In the first decades most labor-immigrants considered their stay as temporarily and they stayed with that idea for a long time even when they let their families come over. This contributed to the fact that generally speaking they did not integrate very well. Another import factor explaining this is that these immigrants came from the rural side of their countries and probably would have problems migrating to the big cities in the countries the came from!
A big part of these Islamic people strongly disapprove of the liberal points of view dominating in the western countries. The fact that they don’t face our society seems illustrated by the astonishing number of people with a Moroccan or Turkish descent who are born in the Netherlands but “import” a groom or bride from the country their parents came from: some 60 or 70%! But there is a nuance in this one too. Recent research on this phenomenon revealed that these “imports” have different, even opposite, reasons for men and women. The men want submissive wives, don’t find them enough in their new homeland and go for them in the countryside their parents were born. The women want husbands who respect their freedom and rights don’t find them and go for them in the urban areas of the countries their parents came for! The masculine side of these cultures provide an ongoing influx of problems. So the problem we face here is not “backwardedness of the Islam” but backwardness of the macho-culture (that often goes with the Islam). This also contributes to the high “performance” of the Moroccan (and Antillean) young in crime.
From 1994 to 2002 social-democrats and liberals for the first time formed a government without the Christian democrats. Especially for the traditional voters of the social-democrats the difference between their party and their longtime “enemies” seemed to disappear. Among other things the big ideologically led privatization projects (of railroads, energy) and the creation of quango’s were devastating for the belief that the social democrats was “their party”. And here mr Fortuyn entered the scene. A frustrated man. Once a member of the communist party. Had tried in vain to get an important position in all of the major parties with special resentment for the social-democrats. A very intelligent man. Provocative gay. Millionaire. The media, especially TV, couldn’t get enough of him. Capable of getting under the skin of the establishment. Admirer of Berlusconi. Playing the populist trump of the criminal young immigrants in a very intelligent way. In fact he was no racist -second on his list for national elections was an immigrant from Cape Verde- but he was ready to blow up the real existing problems with not-integrating immigrants and juvenile delinquents and work with extreme-right to get the power he wanted (desperately it seems). He claimed to go (without a party of any significance!) for the highest only: become prime minister. The fact that his panicking opponents kept implying that he was a racist gave his electoral campaign an enormous boost: all people that once had had some tactless remarks on immigrants and were then faced with unjust accusations became absolutely sure Fortuyn was their guy.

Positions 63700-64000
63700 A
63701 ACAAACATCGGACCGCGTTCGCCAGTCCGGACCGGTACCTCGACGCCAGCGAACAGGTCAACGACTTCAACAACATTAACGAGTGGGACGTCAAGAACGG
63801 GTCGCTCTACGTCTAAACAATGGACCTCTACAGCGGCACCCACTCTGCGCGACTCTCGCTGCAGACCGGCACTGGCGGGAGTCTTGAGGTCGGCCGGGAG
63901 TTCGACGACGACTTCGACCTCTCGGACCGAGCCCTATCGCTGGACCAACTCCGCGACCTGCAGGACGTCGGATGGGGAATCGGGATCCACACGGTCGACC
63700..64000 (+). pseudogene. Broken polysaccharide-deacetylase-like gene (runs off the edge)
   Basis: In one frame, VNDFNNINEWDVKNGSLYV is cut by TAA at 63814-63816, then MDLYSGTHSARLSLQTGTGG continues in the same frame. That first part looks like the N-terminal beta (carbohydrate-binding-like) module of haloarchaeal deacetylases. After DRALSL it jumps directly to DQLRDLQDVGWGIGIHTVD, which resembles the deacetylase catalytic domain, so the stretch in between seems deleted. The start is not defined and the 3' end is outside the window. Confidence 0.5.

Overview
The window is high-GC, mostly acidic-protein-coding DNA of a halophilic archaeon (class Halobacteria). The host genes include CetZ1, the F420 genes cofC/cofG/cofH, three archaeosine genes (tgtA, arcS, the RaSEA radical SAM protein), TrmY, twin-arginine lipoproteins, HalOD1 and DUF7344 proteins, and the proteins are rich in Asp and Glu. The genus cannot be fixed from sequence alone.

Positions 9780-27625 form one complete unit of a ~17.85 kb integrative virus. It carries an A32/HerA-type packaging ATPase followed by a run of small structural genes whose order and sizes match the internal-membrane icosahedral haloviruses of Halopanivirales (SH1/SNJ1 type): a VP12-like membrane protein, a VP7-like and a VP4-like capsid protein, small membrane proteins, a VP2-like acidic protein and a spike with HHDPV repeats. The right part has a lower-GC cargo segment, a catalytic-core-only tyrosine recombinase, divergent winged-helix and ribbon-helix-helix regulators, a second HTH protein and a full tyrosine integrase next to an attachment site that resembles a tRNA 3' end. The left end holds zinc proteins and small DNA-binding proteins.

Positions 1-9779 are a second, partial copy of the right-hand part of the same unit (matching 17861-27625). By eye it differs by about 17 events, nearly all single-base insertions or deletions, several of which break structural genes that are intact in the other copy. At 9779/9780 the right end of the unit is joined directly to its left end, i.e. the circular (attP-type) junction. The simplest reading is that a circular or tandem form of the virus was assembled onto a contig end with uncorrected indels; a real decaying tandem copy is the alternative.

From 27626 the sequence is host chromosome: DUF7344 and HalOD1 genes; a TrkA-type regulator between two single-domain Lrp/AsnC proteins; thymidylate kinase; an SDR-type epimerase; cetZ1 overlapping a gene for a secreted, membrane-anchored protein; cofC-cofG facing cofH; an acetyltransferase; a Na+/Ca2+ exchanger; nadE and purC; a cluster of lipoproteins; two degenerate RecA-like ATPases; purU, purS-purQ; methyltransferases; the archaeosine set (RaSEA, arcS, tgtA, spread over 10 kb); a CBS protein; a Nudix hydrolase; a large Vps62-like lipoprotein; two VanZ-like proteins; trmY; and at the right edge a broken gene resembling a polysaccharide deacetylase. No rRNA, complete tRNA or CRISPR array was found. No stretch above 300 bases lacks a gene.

The fact that his killer turned out to be a rigid fighter for animal rights (direct reason for the assassination probably the provocative statements of Fortuyn on fur-farms!) worked out as a tremendous blow to the environmentalists and the political parties that are most associated with environmental issues. Nine days after being murdered his party entered parliament winning 15% of the seats. Christian-democrats and liberals included his new party, LPF, in the government. MP’s as well as ministers from his party quarreled so much among them selves that 3 months later they were dropped from government. The resigned government gave “political but not military support” to Bush-Blair in the war against Iraq in spite of a majority in the population strongly disapproving this war. In the elections of 2003 LPF lost 18 of their 26 seats.
The now formed government bears a great resemblance with the governments the Netherlands knew before 1994. Disappointment in politics as such probably has never been greater.
In Bonoboland there is a strong conviction that demography is an important factor, to often overseen, to explain the economical challenges we face; especially in Europe. I don’t argue with that; the suggestion however that labour-immigration could be an important part of the answer I doubt very much.